[Doing that for each other too?]

59:03 I think too if you look at the history of the universities as well, they’ve been gendered so you have rationalist males that might not see the value of some of the stuff I was just talking about.  And […] they might not have had the skills for how to do it. And I don’t mean that in a nasty way. People have different skills. If academic life was originally a very cognitive, individual endeavor, you go into your room and do your work. That was old academia for a lot of people. This new academia, looking after people, many many more women in the academic workforce, also culturally much more externally focused than it used to be, much more community engaged, more demands from students, I wouldn’t say more demands, students have been enabled to give more feedback and they do expect a higher level of teaching quality. So a whole range of things that are different to how they have been.

[Loved job crafting, same job, but control, choices] And by job crafting I don’t just mean offloading your teaching. [Specific example of job crafting?]

1:00:53 Yeah there are a few. In academic life there is obviously research and teaching but the …it may be changing the type of teaching you are doing at a subject level or also gradually doing more research led teaching or face-to-face teaching or particular type of teaching like workshop style, lecture style. Or gradually trying to move to more admin and leadership roles but doing in a way that uses my particular skills or strengths. [end of lost mic – shorter notes continue]

1:02 So there are different types job crafting might look like – tasks, relationships, So different forms of what job crafting can look like. So different ways. Enabling people to take charge of their work life, their career. Academics are sophisticated people. They think a lot and they are willing to work hard. So it’s about capturing that.

Final Thoughts

1:02:57 Currently trying to champion the idea of positive universities. People usually just think of student wellbeing. But it is broader than that – student wellbeing, staff wellbeing, positive organizational practices. How do we take science of wellbeing approaches and apply them to universities? A group of universities around the world currently thinking about it. A bigger picture way of looking at it. He has a paper called “towards positive universities” about how to do it at a tangible level. When people talk about wellbeing, they think it’s the positive experience, feeling happy, but don’t take the functioning bit. Wellbeing from a eudemonic perspective involves positive functioning, growth, virtue. Wellbeing includes good functioning, not just feeling good but functioning well and doing well. That’s where the meaning and purpose part plays a big role. Big changes coming. Universities resilient, they adapt. Not as simple as the commercial arrangement would suggest.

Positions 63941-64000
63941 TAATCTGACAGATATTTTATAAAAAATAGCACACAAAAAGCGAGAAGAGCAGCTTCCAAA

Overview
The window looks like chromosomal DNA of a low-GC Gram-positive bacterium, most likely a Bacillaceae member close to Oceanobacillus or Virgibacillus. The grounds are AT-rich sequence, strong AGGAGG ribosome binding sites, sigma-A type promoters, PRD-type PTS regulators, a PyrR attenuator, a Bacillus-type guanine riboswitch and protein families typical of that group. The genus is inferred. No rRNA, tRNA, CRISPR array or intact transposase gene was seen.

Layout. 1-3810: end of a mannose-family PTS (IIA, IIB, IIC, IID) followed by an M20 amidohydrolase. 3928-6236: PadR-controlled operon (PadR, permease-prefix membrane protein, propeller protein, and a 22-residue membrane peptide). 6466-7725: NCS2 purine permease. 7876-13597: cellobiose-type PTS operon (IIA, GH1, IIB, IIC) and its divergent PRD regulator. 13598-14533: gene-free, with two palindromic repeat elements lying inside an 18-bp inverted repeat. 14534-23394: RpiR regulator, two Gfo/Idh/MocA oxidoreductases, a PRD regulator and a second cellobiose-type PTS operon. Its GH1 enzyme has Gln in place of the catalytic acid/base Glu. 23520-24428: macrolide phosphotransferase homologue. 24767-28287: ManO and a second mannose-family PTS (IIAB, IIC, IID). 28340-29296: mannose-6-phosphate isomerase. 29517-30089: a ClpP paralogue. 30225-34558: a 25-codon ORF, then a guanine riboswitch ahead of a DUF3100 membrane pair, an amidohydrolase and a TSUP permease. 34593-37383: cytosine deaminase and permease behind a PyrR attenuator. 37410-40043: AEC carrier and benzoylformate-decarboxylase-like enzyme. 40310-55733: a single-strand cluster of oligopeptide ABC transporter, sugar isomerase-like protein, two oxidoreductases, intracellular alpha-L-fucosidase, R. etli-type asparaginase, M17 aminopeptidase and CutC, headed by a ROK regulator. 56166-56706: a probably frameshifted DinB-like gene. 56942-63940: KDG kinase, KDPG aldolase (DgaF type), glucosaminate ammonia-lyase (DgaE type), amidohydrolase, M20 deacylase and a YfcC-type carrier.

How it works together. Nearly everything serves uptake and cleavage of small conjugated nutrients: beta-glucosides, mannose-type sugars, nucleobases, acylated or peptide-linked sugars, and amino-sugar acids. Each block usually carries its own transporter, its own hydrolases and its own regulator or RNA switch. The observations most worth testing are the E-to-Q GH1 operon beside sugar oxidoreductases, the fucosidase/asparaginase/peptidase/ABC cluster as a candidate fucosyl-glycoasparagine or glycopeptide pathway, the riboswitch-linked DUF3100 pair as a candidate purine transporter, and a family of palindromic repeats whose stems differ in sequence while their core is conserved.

Student wellbeing programs still deficit focused. Working on wellbeing literacy. We don’t have a way to communicate about wellbeing. Positive attributes. More than the absence of anxiety and depression. Wellbeing in the broader sense –where students can communicate about what is self-regulation, what is using strengths, what is wellbeing, what is meaning, what is purpose, and communicate in a way that is meaningful for them. Having senior leaders able to see this relationship between wellbeing and performance and communicate this to staff and students explicitly and implicitly.

01:10:46 Repeat of the content where Lindsay’s microphone dropped

01:14:43 End

Related Links

Lindsay Oades: http://www.lindsayoades.com

Centre for Positive Psychology, Melbourne Graduate School of Education: https://education.unimelb.edu.au/cpp

9th European Conference on Positive Psychology 2018: https://ecpp2018.akcongress.com  

Barbara Frederickson’s Broaden and Build Theory: https://en.wikipedia.org/wiki/Broaden-and-build

VIA character strengths: https://www.viacharacter.org

Strengths Profiler Realise2: http://www.ppquarterly.org/portfolio/realise2-next-generation-strengths-assessment/ Now Capp: the strengths experts https://www.capp.co/Home